Infectious Diseases at Brown University with a Focus on the Use of Invertebrate Model Hosts
Title：Prof. Eleftherios Mylonakis
Presenter：Alpert Medical School and Brown University, USA
Abstract：His work focuses on the study of bacterial and fungal pathogenesis and resistance. His studies have developed a novel alternative to study microbial infection and host response: the use of invertebrate model hosts. These surrogate invertebrate hosts fill an important niche in pathogenesis research and provide a unique opportunity to identify novel antimicrobial compounds and study basic, evolutionarily conserved aspects of virulence and host response. As part of these efforts the Mylonakis group has demonstrated that: 1. There are extensive similarities between infections in mammals and non-vertebrate models including nematode and insect hosts. 2. The model microscopic nematode C. elegans grown on non-pathogenic yeasts has a life span similar to or longer than nematodes fed on the usual laboratory food source, but human pathogens kill C. elegans. 3. A number of virulence traits that are involved in mammalian infection from a variety of pathogens are associated with C. elegans disease. 4. C. elegans assays can be used to identify novel virulence factors that are associated with mammalian infection and these virulence factors provide important insights in microbial biology. 5. Alternative hosts can be used to identify and study compounds with antimicrobial efficacy and multidrug resistance (MDR) mechanisms. 6. During polymicrobial infection, prokaryote-eukaryote interactions modulate virulence. 7. There are evolutionarily conserved pathways for the innate sensing of fungal pathogens. 8. Identified receptors that mediate host defense.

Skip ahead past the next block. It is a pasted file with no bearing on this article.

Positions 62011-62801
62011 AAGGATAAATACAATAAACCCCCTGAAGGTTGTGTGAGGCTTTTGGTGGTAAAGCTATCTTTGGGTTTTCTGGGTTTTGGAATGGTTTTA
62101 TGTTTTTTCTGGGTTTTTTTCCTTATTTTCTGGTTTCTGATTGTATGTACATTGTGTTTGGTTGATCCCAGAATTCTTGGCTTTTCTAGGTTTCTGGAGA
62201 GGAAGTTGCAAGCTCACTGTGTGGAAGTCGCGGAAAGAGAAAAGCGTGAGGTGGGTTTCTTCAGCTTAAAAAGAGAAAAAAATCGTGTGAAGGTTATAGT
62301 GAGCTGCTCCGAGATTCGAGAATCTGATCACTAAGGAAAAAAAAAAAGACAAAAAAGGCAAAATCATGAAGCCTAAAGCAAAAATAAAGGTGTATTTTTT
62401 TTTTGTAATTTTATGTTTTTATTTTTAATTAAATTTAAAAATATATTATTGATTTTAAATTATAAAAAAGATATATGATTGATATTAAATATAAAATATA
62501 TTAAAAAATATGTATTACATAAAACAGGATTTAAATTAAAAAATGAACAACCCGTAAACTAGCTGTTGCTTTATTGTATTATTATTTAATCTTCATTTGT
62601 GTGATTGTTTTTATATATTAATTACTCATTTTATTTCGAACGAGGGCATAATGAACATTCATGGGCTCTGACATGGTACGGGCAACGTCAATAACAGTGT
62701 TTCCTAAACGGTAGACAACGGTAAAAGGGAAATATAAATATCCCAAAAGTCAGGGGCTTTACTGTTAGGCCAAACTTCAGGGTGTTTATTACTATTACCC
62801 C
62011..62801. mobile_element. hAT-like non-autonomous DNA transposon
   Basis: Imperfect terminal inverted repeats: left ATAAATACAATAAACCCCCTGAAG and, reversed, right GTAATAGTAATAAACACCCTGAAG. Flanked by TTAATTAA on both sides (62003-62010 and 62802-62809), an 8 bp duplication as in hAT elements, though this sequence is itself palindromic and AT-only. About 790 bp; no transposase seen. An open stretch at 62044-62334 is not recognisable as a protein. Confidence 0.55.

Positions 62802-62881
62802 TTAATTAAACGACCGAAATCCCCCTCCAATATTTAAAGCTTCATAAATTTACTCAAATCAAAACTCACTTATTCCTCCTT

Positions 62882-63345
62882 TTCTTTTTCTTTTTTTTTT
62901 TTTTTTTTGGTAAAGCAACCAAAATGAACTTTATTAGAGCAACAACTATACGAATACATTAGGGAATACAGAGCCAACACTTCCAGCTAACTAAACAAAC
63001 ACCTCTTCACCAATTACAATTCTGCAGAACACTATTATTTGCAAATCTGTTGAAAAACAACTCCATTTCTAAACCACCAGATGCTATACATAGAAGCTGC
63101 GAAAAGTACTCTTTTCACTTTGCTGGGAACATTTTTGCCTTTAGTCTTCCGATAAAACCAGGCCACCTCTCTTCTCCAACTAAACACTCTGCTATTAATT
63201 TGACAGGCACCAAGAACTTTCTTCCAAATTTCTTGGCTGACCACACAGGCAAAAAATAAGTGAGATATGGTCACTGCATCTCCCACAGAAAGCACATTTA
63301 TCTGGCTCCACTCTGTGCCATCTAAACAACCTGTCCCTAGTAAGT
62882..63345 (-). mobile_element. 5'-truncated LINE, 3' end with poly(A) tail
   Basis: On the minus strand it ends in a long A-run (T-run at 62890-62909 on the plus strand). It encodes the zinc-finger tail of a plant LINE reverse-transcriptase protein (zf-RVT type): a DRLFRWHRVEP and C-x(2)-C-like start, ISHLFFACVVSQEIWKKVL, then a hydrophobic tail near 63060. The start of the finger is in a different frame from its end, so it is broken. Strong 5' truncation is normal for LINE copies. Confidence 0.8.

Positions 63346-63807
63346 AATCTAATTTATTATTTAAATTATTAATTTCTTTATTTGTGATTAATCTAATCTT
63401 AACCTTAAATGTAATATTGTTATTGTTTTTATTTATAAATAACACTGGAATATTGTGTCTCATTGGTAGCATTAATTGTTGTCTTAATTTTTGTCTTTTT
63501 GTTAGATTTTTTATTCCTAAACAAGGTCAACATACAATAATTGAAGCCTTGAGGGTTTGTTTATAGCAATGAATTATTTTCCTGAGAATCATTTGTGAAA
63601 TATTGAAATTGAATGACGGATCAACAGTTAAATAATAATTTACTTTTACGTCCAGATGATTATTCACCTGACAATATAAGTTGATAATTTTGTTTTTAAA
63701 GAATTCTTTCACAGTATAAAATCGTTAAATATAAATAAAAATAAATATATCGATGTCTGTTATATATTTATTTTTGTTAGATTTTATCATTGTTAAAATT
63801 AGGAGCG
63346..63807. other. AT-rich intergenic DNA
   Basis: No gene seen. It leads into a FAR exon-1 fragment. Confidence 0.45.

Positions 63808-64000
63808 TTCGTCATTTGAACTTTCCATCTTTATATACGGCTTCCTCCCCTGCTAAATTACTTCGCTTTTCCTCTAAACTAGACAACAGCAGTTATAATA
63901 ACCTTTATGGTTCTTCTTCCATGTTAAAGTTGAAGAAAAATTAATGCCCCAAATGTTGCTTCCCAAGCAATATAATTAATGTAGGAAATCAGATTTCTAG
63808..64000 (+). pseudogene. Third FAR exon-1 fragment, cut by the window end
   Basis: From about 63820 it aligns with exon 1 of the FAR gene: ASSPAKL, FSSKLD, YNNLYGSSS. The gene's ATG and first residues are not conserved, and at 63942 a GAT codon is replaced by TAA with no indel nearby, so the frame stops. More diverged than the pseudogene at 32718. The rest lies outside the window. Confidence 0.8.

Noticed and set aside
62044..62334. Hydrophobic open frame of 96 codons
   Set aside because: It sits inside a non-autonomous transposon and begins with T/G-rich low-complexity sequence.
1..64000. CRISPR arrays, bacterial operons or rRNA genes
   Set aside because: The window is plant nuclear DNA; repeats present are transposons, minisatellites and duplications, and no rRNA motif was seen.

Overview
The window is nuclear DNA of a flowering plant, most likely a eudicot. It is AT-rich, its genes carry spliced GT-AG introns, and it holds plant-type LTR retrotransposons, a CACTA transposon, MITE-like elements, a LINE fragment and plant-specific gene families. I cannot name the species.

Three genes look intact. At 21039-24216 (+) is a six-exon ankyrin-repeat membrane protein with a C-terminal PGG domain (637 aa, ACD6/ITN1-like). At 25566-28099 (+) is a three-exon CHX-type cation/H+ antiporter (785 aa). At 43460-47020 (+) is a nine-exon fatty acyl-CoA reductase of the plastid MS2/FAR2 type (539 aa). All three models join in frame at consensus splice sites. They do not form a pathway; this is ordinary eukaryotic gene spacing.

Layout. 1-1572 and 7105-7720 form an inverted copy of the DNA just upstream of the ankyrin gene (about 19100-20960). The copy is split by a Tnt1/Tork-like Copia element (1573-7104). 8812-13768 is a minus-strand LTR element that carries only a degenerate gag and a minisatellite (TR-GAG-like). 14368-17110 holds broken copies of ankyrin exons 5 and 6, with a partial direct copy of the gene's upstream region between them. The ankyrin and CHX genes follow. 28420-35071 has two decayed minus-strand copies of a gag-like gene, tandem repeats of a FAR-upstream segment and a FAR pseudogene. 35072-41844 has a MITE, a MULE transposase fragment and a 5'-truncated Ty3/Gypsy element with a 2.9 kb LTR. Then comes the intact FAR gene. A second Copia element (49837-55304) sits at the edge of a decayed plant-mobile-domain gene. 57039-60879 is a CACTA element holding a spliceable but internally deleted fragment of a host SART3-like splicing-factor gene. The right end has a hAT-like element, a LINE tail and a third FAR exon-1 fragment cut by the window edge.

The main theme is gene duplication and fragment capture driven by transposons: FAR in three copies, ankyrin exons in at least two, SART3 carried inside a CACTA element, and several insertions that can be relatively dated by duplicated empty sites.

In summary, these investigations have identified novel virulence factors, cross kingdom pathogen-pathogen interactions, novel antimicrobial agents and evolutionarily conserved traits that are involved in host virulence and immune responses during infection. Taken in their totality, these results indicate that a common, fundamental set of molecular mechanisms is employed by microbial pathogens against a widely divergent array of metazoan hosts.